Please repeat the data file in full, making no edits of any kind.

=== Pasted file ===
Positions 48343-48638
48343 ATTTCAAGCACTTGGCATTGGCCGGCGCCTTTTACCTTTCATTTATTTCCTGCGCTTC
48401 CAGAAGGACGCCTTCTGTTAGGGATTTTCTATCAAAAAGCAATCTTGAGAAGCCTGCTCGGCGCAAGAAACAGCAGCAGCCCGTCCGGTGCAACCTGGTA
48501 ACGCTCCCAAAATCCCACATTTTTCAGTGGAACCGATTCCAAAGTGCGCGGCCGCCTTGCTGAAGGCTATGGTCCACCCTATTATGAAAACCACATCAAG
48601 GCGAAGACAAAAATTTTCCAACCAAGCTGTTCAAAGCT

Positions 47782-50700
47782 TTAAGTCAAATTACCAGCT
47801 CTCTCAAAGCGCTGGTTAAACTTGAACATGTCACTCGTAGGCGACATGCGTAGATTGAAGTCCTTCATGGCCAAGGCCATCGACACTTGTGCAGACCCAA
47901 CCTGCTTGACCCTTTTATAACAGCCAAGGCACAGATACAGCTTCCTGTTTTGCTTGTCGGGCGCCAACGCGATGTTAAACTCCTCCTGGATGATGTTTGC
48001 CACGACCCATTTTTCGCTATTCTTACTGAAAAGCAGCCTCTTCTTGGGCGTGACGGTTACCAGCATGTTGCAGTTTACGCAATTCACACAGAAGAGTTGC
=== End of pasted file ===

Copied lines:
Positions 48343-48638
48343 ATTTCAAGCACTTGGCATTGGCCGGCGCCTTTTACCTTTCATTTATTTCCTGCGCTTC
48401 CAGAAGGACGCCTTCTGTTAGGGATTTTCTATCAAAAAGCAATCTTGAGAAGCCTGCTCGGCGCAAGAAACAGCAGCAGCCCGTCCGGTGCAACCTGGTA
48501 ACGCTCCCAAAATCCCACATTTTTCAGTGGAACCGATTCCAAAGTGCGCGGCCGCCTTGCTGAAGGCTATGGTCCACCCTATTATGAAAACCACATCAAG
48601 GCGAAGACAAAAATTTTCCAACCAAGCTGTTCAAAGCT

Positions 47782-50700
47782 TTAAGTCAAATTACCAGCT
47801 CTCTCAAAGCGCTGGTTAAACTTGAACATGTCACTCGTAGGCGACATGCGTAGATTGAAGTCCTTCATGGCCAAGGCCATCGACACTTGTGCAGACCCAA
47901 CCTGCTTGACCCTTTTATAACAGCCAAGGCACAGATACAGCTTCCTGTTTTGCTTGTCGGGCGCCAACGCGATGTTAAACTCCTCCTGGATGATGTTTGC
48001 CACGACCCATTTTTCGCTATTCTTACTGAAAAGCAGCCTCTTCTTGGGCGTGACGGTTACCAGCATGTTGCAGTTTACGCAATTCACACAGAAGAGTTGC